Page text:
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advice needed for parents
Others here will have excellent advice and suggestions to help. I just want you to know my heart goes out to all of you.
The promise they made to each other is null and void. Dementia does NOT allow those types of promises.
Your father, probably with you along so you understand, needs to see an Elder Care Attorney immediately. It sounds like Medicaid will be the only way he can afford to place your mother, and he needs to get that ball rolling right away.
Since Medicaid is a state program, he will need to decide ASAP whether Wisconsin or Florida will be home base. The attorney should be able to help look at the Medicaid programs in each state and help him decide what makes the most sense.
Ah, the promise to never put your spouse in a facility. I totally understand the sentiment, but people don't have a crystal ball and sometimes fail to realize what is in store for them.
So she is wandering, and her needs exceed what Dad can do. He has his own health problems and he is in his 80s and needs his own health and needs attended to. There comes a point where you don't have options. Her (and his) care needs HAVE to drive the decision making. Not promises or wishful thinking or guilt. She is not safe at home right now if she wandered and was found by a neighbor. That ended about as well as you could possibly hope for, but she may not be so lucky next time. Consider Dad's quality of life in his final years as well. If it hasn't happened yet, she will likely have more issues in the future. Alzheimers often brings incontinence and night waking as it progresses, both of which are game changers for caregivers and are seriously exhausting.
Dad made a promise, but try to view it like this: he was promising to always look out for her, to make her comfortable, to make the best possible decision for her. That's his and your job now. It's a tough job, but somebody has to do it and it's the right thing to do. At the moment that means more care. They either need to have someone coming to the home or move her to a facility. 24/7 care is expensive, even more so if it is in their home. You need financial planning with an attorney. I would also point out that today's memory care facilities are not the nursing homes they may have seen their parents in or have been envisioning. Staff training, care, and rules have changed drastically in the last decade or two. Many memory care facilities are home-like settings with the routine a PWD needs, good food, natural light, visiting pets, fenced outdoor areas, activities that a PWD can keep up with. After an adjustment period, my loved one really flourishes at her care facility. If anything her cognition improved because she was finally getting the routine, care, and oversight she needed.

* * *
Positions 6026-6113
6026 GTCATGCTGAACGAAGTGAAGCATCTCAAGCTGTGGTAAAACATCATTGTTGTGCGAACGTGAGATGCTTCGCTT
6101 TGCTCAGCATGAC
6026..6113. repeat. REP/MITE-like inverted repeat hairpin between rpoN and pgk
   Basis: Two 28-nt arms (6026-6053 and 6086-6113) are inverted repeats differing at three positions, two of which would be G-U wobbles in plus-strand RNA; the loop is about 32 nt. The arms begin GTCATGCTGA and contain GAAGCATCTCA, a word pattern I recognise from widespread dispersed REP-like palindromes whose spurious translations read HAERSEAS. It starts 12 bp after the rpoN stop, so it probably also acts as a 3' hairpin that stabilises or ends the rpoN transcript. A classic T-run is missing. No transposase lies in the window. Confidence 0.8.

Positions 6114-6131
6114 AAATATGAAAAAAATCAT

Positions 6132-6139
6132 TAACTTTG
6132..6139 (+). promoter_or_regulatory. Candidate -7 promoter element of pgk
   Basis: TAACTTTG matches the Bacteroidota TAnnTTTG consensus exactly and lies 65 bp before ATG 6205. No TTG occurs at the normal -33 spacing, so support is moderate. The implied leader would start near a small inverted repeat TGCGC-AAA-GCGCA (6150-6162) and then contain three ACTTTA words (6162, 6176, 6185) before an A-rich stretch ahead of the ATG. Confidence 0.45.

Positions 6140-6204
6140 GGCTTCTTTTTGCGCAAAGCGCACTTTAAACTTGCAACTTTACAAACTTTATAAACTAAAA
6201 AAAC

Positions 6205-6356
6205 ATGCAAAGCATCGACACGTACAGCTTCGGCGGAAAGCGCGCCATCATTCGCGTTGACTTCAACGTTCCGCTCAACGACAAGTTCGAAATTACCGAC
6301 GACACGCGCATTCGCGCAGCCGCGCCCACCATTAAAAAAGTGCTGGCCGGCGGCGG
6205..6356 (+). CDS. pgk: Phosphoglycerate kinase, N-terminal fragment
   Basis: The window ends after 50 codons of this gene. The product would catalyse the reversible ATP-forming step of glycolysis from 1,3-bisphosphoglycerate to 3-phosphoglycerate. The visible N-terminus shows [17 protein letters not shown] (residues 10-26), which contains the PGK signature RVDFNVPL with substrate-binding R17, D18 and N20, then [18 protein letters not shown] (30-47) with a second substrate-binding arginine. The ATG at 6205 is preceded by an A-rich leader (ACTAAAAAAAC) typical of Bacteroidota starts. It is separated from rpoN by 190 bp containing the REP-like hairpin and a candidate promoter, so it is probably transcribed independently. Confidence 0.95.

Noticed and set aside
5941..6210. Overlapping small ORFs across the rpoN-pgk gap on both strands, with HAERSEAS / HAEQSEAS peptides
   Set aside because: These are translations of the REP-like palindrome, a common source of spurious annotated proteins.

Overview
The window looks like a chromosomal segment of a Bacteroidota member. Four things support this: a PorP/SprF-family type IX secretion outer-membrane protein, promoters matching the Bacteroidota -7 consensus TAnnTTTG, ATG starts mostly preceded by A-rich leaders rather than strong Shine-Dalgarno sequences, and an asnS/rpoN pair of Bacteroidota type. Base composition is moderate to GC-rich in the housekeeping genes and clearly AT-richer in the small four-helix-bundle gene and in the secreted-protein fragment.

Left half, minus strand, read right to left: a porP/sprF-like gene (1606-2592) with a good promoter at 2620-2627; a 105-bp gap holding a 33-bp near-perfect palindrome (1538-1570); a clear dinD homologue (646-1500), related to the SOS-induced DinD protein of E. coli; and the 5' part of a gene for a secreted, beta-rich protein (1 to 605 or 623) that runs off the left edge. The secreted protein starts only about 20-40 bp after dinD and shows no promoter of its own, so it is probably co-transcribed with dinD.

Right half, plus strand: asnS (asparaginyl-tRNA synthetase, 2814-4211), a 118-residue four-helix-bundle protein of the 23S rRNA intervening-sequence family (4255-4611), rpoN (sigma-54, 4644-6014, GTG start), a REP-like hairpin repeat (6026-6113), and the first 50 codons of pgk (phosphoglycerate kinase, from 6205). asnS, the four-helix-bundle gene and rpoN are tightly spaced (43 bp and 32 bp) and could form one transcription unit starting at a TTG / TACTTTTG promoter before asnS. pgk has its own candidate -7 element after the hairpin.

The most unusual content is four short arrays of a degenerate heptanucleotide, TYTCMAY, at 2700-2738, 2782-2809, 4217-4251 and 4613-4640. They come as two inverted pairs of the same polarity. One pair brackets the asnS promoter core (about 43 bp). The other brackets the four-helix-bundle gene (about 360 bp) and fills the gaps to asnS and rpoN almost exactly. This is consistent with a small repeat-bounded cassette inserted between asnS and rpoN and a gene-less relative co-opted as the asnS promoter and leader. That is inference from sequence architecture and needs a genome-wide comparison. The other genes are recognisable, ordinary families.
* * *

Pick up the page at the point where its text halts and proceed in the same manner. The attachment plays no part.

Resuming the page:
I would immediately consult an elder law attorney in the state where she will live permanently (as someone else stated, switching between two homes is probably out for her now.) An attorney can look at their finances, property, and income and advise the best way to pay for care. It likely means spending down assets and getting her on Medicaid. Many facilities accept Medicaid. These rules vary state to state and the rules are strict, so you do want legal advice to make sure it is done properly. The attorney can also help make sure dad is taken care of financially.
I want to add I was in a similar position (my father is 80, was hanging on taking care of mom at home but was totally overwhelmed.) The last 6 months of having her at home were very hard on him. He was open to moving her but I had to take the reigns and make it happen; there was no way he had the mental gas in the tank to do so and it was also a very difficult thing for him. He was exhausted and it was taking its toll on his mental and physical health. For months after she moved he was still a shell of himself and I worried he would never bounce back and regretted not moving her sooner. Now after more than a year he has come around just a little, and is slightly more energetic and like his old self but we definitely lost some of him in this process as well. Mom was robbed of so much, but he was too. He missed out on a lot and time with his grandkids. I am grateful we found a good place for mom and that he can do his twice a week visits but leave the day to day care to professionals and live his life now. He's slowly finding some of his own peace and enjoyment in his final years.